The King’s Speech.

A review of the 2010 film.

KS1This was not a film I would probably have chosen to see, nor would I have paid to see it at the cinema or bought the DVD. I saw it for the first time because our  Lent Home Group chose a study based on The Kings Speech, starring Colin Firth, Geoffrey Rush and Helena Bonham Carter. After having seen it, I was very glad I did.

It Tells the story of Prince Albert (Bertie) who was to became King George VI, the father of Queen Elizabeth II. After his brother abdicates, to be with Wallace Simpson, George (‘Bertie’) is very reluctant to take the throne, because of his stammer. With his wife’s urging, Bertie employs an unorthodox speech therapist, an Australian called Lional Logue.

The film is set over a period of 14 years and although this is indicated in the film, it is easy to think on viewing that it is set over a much shorter period of time. The writer is David Seidler who, at the request of Queen Elisabeth, The Queen Mother did not publish until until after her death, although it was written earlier.

Compared to Hollywood movies, is was quite low budget but achieved both popular and critical acclaim.

The film does include some profanity which is not gratuitous, being clearly part of the story  not seeming to be exaggerated, from its likely original use, for cinematic effect. The quality of the film as a whole makes it quite easy to forgive an inconsistency in ageing of characters. It is noticeable that Logue’s boys have aged more towards the end of the film, which takes place over a period of 14 years, then the young princesses Elizabeth and Margaret.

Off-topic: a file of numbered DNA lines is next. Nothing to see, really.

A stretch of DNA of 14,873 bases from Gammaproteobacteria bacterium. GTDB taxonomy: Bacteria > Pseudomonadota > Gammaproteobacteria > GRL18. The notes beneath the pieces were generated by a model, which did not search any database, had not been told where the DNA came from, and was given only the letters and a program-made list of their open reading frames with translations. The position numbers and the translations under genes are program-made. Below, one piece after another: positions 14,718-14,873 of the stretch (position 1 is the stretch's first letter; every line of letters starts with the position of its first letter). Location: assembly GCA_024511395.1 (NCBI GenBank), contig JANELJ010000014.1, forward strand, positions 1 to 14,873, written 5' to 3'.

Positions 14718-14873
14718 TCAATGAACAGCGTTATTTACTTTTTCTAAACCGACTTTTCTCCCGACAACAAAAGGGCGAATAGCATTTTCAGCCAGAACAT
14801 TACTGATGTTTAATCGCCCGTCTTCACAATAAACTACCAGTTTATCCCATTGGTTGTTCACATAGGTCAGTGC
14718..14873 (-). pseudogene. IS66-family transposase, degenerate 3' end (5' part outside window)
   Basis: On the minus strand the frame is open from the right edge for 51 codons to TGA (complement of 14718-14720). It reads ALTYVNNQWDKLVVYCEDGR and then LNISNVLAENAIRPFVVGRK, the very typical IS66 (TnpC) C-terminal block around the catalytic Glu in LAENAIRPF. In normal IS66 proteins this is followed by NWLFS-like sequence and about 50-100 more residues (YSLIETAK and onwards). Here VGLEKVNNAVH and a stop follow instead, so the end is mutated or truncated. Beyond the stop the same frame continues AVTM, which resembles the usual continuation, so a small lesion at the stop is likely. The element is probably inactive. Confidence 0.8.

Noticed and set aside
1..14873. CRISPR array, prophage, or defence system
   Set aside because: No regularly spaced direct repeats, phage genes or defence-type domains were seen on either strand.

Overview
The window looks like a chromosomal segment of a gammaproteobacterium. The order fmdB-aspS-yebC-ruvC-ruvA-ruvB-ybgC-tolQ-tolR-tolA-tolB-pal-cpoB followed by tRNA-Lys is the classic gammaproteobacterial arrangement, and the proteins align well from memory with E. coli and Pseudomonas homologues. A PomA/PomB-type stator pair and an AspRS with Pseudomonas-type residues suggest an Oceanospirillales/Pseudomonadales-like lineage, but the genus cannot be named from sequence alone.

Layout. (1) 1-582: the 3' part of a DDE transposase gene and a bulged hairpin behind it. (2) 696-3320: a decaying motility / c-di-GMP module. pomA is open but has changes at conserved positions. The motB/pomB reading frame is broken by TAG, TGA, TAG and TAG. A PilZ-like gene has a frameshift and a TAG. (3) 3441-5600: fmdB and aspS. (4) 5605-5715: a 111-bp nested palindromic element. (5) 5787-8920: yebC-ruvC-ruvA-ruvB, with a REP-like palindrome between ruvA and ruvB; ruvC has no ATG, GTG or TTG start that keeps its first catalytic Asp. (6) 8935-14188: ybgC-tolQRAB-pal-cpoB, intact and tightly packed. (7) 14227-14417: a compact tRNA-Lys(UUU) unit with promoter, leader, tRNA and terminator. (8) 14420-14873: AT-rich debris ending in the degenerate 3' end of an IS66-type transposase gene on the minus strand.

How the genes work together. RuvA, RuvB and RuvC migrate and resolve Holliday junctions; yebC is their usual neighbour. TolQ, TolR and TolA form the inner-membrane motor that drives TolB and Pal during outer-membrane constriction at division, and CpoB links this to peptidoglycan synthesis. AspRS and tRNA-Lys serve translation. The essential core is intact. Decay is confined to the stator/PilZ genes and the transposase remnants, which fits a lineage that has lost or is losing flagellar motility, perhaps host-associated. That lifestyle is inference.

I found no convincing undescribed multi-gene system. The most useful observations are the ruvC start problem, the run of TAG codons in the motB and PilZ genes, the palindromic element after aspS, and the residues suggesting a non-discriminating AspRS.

A small, but important role in The King’s Speech is Churchill, ably played by Timothy Spall, who from his early days as the hapless Barry in Auf Wiedersehen Pet, is becoming a fine character actor. Helena Bonham Carter was also a pleasure to watch as Bertie’s wife, who was known to many of the readers of this as Queen Elizabeth the Queen Mother.

Whilst the story, obviously, centres around Bertie’s speech defect, his stammer, the themes that become apparent are the importance of family, and the friendship, that would become life-long, between Bertie and Lionel and just how much can be accomplished with loving support.

Logue: I believe that sucking smoke into your lungs will kill you.
Bertie: My physicians say it relaxes the throat.
Logue: They’re idiots.

Bertie: They’ve all been knighted.
Logue: Makes it official then.



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